Bucks will start laying down scrapes and rubs to stretch their necks for the upcoming peak rut. These scrapes are usually a one time thing at this time of year. Usually the buck makes scrapes along field edges to never visit the scrape again but only to make another one in the same area or a little further down. Finding an area where a buck makes a new scrape every other day, combined with concentrated rubs or a rub line is an indication that you are in a buck’s home range and that he is using the area. You’ve got a small window to harvest this buck before he goes into the nocturnal phase two weeks prior to the Peak Rut  the peak rut is in the extreme sign phase and progresses into the seek and chase phase. Local bucks are starting to travel outside their home ranges in search for doe because they already are familiar with the doe in their home range. If none of the does are in heat or there are not enough doe to keep them in the area, they will take off in search for a hot doe elsewhere.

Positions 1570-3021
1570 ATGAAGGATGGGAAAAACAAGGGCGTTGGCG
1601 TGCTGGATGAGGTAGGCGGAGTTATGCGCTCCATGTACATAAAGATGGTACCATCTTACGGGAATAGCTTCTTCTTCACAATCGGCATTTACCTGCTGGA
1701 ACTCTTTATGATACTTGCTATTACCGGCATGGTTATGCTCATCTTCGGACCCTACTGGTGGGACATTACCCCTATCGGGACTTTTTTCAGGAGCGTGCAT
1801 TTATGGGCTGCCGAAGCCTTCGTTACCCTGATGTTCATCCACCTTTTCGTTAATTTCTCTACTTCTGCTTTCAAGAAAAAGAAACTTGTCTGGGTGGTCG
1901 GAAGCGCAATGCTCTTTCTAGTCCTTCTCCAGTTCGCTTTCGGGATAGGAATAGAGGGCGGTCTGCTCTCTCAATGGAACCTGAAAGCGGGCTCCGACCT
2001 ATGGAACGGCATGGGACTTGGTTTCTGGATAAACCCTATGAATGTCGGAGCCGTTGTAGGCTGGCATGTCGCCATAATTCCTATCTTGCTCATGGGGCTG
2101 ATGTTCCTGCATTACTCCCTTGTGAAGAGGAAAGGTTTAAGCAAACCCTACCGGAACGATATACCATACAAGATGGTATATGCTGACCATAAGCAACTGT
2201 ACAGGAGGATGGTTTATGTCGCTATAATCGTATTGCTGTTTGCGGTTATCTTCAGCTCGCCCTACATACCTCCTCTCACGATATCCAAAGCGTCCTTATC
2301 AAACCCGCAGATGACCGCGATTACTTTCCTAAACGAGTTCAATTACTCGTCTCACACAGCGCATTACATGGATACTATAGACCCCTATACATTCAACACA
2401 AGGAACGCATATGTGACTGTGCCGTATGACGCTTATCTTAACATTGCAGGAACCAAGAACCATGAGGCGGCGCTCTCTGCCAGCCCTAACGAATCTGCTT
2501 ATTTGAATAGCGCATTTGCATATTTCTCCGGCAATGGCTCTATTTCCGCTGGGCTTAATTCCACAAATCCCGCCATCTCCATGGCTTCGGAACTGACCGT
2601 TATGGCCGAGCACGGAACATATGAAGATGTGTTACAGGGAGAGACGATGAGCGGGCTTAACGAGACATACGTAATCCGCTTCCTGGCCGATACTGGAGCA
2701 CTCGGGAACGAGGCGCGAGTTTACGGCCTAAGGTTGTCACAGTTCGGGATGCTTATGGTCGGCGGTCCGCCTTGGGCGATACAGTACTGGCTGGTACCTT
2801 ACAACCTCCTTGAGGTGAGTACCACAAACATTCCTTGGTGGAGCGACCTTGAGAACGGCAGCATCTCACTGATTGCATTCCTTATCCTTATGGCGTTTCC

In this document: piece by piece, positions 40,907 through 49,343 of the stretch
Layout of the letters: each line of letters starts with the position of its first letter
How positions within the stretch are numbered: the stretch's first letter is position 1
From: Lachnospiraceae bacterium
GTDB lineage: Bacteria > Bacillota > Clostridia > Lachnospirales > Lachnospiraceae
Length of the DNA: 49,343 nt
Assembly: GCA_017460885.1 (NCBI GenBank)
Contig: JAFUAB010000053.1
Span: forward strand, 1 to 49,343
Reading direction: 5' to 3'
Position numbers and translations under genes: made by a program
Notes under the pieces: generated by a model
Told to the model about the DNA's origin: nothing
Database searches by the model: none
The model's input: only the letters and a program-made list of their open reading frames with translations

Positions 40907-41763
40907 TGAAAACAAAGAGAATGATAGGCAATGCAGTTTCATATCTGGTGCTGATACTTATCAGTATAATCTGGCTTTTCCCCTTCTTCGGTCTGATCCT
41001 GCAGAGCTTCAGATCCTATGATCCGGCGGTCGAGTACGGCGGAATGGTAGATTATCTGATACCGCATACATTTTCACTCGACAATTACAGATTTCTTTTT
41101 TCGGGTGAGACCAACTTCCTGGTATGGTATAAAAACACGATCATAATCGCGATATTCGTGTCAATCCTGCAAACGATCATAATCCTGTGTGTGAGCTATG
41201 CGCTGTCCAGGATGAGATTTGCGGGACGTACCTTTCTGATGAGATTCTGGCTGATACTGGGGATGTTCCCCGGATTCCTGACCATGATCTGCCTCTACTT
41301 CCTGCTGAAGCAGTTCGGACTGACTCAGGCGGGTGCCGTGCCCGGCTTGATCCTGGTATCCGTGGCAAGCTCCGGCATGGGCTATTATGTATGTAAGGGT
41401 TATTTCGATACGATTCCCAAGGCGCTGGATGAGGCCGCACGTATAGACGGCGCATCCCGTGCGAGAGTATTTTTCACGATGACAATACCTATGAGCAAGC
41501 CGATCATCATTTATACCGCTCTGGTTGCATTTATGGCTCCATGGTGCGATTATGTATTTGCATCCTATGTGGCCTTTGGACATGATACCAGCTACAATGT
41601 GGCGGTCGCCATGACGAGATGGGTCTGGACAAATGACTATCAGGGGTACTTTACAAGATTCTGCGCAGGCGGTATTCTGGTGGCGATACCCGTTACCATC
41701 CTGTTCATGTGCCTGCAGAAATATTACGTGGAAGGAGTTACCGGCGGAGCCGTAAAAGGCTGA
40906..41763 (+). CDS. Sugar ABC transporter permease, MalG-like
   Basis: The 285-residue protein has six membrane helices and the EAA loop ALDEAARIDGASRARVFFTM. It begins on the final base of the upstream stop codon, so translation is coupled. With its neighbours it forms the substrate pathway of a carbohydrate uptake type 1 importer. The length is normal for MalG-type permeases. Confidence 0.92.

Best stand placement this time of year is in travel corridors next to green fields and water sources. Hunting fresh scrapes and rubs are keys for success on local but looking to soon take off bucks. If the scrapes and rubs are there, so are the bucks. Ok Guys… I cannot express enough that the bucks are already coming to these scrapes naturally. DON’T MESS IT UP with over the counter bottle deer scents/attractants. Leave the area like you were never there. I don’t even recommend the use of cover scents. Wear scent lock clothing, stay clean and spray down. Don’t use those scent wafers or sprays that have the smell of dead leaves and dirt in them. If you can smell it, then the deer can smell it.